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Most Americans Think They'll Have it Worse in Retirement Than Their Parents

By Christy Bieber – Feb 27, 2020 at 7:03AM

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Here's how you can make sure this doesn't happen to you.

Retirement should be a time you look forward to and a time when you can enjoy the fruits of your labor. Unfortunately, most U.S. workers today aren't very excited about what their later years hold for them. In fact, according to a recent survey from Willis Tower Watson, 64% of current employees have taken the pessimistic view that their generation will be much worse off in retirement compared with the retirement that their parents are enjoying. 

This fear is not unjustified, as many experts project that returns for current and future investors will be below historical averages. At the same time, workers today often have higher student loan balances, more debt, fewer workplace benefits, and less job security than their parents did. 

But while workers do face challenges, that's no reason to give up on the idea of a leisurely and enjoyable retirement that's just as good as the golden years employees of the past have enjoyed.  You just need to make this dream a reality for yourself. These tips can help. 

Binder labeled retirement savings plan with glasses and calculator sitting on top of it.

Image source: Getty Images.

Know your retirement number

If you don't want to find yourself struggling in retirement, you need to know how much money you need to save to have a good quality of life.

There are a few ways to calculate that, but one of the easiest is to figure out what your final salary will be using your current income and assuming about a 2% raise each year from now until you leave the workforce. Then multiply that final salary number by 10, or by 12 if you plan to live a more lavish lifestyle.

Getting an idea of how much money you actually need will help you to set goals and see if you're on track to hit them. 

Step up your savings rate and bank your raises

After you've determined what you need to save to have a big enough retirement nest egg, you can use an online calculator to see if you're on track to save enough at your current savings rate. Chances are, you'll find you need to do more.

The easiest way to increase savings without affecting your lifestyle is to wait until your salary rises. If you get a 2% raise, you'd just increase your automatic 401(k) or IRA deposits by 2% before you ever get a higher paycheck. 

This may not get your savings rate up quickly enough, though, as raises don't always come that often. You could also try other techniques to save more. Working a side gig and saving every dollar you earn from it would supercharge your savings, while reworking your budget to find spare cash could also help you increase the amount you put away.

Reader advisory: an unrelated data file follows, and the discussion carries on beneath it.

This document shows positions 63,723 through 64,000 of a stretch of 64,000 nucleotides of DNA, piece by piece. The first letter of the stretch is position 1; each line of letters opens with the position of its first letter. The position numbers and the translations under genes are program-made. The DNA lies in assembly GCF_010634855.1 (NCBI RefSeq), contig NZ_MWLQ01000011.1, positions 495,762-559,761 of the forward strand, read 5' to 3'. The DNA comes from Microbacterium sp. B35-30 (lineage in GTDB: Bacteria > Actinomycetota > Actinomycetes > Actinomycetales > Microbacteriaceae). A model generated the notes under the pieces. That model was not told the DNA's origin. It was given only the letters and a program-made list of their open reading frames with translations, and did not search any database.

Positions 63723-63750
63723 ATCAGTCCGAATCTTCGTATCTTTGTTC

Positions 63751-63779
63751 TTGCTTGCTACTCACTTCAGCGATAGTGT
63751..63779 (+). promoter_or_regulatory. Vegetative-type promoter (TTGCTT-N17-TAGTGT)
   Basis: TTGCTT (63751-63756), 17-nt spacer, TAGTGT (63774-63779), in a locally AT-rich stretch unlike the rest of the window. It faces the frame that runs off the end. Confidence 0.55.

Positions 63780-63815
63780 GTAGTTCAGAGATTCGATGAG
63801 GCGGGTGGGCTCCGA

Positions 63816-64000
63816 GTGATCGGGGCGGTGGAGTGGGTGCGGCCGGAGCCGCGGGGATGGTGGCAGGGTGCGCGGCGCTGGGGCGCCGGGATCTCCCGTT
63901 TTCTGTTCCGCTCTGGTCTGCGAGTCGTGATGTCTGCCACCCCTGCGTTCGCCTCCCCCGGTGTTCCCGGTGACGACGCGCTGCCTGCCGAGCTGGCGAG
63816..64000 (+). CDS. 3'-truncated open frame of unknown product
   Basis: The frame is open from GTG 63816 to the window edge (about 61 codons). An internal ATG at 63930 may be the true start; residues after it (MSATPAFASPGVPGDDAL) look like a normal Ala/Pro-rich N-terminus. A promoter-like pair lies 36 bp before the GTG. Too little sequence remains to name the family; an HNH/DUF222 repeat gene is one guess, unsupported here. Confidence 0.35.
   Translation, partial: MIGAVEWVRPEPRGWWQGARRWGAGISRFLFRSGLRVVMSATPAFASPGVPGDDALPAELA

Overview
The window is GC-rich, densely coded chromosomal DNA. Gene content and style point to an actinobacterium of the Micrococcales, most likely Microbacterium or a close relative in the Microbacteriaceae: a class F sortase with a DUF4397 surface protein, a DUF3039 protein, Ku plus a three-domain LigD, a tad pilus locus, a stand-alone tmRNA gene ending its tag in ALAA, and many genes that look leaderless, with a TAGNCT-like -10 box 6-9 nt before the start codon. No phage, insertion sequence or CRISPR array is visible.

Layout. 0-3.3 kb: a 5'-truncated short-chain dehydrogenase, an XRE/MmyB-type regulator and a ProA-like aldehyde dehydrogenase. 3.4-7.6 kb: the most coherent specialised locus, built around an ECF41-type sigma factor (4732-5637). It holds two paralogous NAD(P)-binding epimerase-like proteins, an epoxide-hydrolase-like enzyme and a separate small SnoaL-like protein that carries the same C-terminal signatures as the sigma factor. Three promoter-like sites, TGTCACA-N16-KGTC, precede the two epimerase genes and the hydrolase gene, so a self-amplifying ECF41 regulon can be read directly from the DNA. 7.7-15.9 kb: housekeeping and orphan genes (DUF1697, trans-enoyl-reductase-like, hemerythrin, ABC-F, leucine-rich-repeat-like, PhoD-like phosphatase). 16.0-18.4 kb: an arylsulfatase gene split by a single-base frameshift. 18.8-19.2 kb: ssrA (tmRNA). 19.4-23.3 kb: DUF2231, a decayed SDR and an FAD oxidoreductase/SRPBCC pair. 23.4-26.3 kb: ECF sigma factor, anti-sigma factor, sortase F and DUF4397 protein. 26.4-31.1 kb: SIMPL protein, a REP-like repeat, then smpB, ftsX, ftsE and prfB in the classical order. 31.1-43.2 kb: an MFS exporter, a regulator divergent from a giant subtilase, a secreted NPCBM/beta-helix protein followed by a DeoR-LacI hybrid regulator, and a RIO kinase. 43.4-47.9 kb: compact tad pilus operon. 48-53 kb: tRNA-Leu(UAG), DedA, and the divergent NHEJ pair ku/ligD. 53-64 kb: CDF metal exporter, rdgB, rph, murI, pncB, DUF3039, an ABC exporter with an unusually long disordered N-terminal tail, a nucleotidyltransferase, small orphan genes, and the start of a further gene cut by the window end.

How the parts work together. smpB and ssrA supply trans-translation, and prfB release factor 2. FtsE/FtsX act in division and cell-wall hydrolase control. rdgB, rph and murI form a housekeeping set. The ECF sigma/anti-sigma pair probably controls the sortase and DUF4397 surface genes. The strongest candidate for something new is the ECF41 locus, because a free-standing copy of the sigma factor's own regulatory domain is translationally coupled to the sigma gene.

One simple approach is simply to up contributions to your account by 1% periodically. With such a small change, you probably won't miss the money much and can easily adjust your spending to accommodate your reduced take-home pay. 

Get serious about a debt pay-off plan

One of the reasons quality of life may be lower for future retirees is that an increasing number of people are getting to the end of their working lives while still owing a lot of money. Debt payments are a big problem, because when you're on a fixed income, you don't want to spend any of your limited funds on paying interest.

To ensure you're debt-free before retirement, set a plan up to make extra payments on what you owe. Get aggressive about paying more than the minimum on a particular loan or credit card you want to pay off first, then move the extra payments to the next debt on your list until all that you owe has been repaid.

Once you've paid off what you owe, try to avoid borrowing again in the future. Having no debt will enable you to save more for retirement and will help your retirement nest egg stretch further. 

It's up to you to create the retirement you dream of

If you're one of the majority of Americans who think you won't have a retirement lifestyle as nice as the one your parents are enjoying, you still have time to take action. By taking the right financial steps now, you can set yourself up with the money you need to live a great life in your later years. 


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